Stalled A5 project: Land sales still going ahead
Four landowners affected by the stalled A5 road project are still selling their land to Roads Service.
In April, the High Court blocked permission for the dual carriageway project between Londonderry and Aughnacloy in County Tyrone.
The project has now been delayed indefinitely.
The landowners received compensation from Roads Service before the High Court's decision, and have decided to complete the sale.
In total, 176 landowners had land vested to make way for the £330m road upgrade.
After the High Court ruling, the Department of Regional Development wrote to landowners, stating that "the effect of this judgement is that, as of 15 April, the ownership of lands has been returned to you."
At this point only five landowners had received money from DRD, and they were given the choice of returning it or proceeding with the sale.
One of them opted to return the payment, and the other four are negotiating with Land and Property Services over the market value of their land.
Derek Clarke was among those who chose to proceed. He said he felt he had no choice but to sell his farm.
"The department vested our property, but they tell us they're still committed to building a road," he said.
"So the small payment they gave us, if I sent it back and said I was going to move back to my property, well it's blighted.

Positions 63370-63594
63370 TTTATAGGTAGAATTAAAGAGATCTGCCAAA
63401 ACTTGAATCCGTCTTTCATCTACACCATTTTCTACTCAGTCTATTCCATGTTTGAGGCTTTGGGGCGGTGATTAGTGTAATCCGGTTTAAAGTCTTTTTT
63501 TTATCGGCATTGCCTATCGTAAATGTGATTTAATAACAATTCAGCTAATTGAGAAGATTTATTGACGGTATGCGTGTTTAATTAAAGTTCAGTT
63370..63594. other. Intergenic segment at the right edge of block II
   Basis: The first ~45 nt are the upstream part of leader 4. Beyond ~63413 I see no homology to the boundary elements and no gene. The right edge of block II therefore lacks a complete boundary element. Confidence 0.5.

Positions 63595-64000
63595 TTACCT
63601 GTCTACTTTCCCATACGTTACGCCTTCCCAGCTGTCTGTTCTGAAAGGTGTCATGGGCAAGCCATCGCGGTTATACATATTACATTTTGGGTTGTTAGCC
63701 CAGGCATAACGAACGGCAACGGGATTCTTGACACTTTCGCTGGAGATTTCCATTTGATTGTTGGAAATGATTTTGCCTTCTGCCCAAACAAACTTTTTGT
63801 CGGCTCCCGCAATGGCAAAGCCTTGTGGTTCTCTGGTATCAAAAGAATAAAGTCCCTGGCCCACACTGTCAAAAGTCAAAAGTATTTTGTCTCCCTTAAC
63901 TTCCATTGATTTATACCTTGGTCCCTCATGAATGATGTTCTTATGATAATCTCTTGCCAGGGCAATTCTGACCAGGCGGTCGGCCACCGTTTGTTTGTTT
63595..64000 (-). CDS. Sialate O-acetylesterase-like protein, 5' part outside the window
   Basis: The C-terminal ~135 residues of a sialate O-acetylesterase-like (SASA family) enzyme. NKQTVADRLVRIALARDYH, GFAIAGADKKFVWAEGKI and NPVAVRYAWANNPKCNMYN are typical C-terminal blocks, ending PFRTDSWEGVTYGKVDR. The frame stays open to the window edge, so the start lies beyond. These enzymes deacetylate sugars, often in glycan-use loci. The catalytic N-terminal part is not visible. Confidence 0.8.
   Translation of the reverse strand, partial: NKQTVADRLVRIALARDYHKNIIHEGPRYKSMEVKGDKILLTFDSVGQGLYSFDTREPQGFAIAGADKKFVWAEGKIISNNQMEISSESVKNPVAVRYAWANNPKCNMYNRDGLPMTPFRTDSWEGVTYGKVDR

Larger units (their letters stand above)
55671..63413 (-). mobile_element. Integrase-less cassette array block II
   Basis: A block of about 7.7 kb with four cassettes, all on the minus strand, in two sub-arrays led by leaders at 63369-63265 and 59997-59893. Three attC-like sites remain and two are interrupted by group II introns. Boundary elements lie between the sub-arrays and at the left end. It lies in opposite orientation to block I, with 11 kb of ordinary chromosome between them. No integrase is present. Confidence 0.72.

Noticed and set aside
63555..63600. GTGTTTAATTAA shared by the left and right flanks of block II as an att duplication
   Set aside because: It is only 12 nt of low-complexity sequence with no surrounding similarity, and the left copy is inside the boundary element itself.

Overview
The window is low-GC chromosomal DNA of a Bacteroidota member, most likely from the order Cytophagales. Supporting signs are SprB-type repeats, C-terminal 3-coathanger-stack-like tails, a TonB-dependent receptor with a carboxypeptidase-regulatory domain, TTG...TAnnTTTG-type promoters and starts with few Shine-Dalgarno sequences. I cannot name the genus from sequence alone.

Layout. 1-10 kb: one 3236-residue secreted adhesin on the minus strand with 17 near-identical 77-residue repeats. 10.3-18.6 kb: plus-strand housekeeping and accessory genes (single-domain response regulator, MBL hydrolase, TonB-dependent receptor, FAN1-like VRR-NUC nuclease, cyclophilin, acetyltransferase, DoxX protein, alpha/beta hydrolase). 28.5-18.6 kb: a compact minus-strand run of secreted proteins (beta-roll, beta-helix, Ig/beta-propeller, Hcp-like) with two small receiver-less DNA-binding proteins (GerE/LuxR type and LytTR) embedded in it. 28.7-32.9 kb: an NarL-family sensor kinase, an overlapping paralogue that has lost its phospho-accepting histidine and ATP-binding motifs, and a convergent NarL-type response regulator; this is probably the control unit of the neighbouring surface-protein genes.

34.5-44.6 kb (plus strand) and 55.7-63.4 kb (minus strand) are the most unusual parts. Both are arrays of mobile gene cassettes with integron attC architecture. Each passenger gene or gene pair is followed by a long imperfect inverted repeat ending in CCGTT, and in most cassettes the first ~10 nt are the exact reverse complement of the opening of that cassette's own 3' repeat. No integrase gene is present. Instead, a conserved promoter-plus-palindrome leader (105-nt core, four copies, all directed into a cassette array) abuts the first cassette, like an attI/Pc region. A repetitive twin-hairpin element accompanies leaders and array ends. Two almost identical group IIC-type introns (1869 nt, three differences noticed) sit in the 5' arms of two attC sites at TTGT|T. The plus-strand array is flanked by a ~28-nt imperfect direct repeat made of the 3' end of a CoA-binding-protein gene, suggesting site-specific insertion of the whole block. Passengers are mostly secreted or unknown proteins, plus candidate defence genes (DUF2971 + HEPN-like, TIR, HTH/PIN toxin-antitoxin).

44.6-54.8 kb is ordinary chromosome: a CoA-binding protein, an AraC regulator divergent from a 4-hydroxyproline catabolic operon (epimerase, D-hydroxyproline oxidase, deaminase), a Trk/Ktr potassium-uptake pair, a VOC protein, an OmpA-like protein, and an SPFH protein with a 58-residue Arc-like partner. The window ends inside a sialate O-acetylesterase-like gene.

"I couldn't sell it to anyone else.
"Would you like to buy a property from me when you didn't know if the road was going to be built this year, next year, the following year?
"I don't think anybody else would want our property."
His wife Audrina said they want to complete the sale as soon as possible.
"We didn't want to lose our home, we didn't want to lose our farm.
"We spent 30 years building it up, but we accepted it, and we would like closure as soon as possible, not only financially but for the sake of our sanity."
The A5 project had stretched from Londonderry to Aughnacloy, County Tyrone, but it faced a legal challenge from the Alternative A5 Alliance (AA5A) - a group of farmers, landowners and supporters who sought to block work on a 53-mile stretch.
The AA5A won their judicial review into the planned new route when the court ruled that there had not been an appropriate assessment of the impact of the scheme on the river Foyle and river Finn special areas of conservation.
The executive has said it remains committed to the project, and Roads Service are developing four reports to inform the the appropriate assessments for all the special areas of conservation along the proposed route.
These will go out for consultation in spring 2014.
New traffic surveys and reviews have also been carried out, at a total cost of more than £748,000.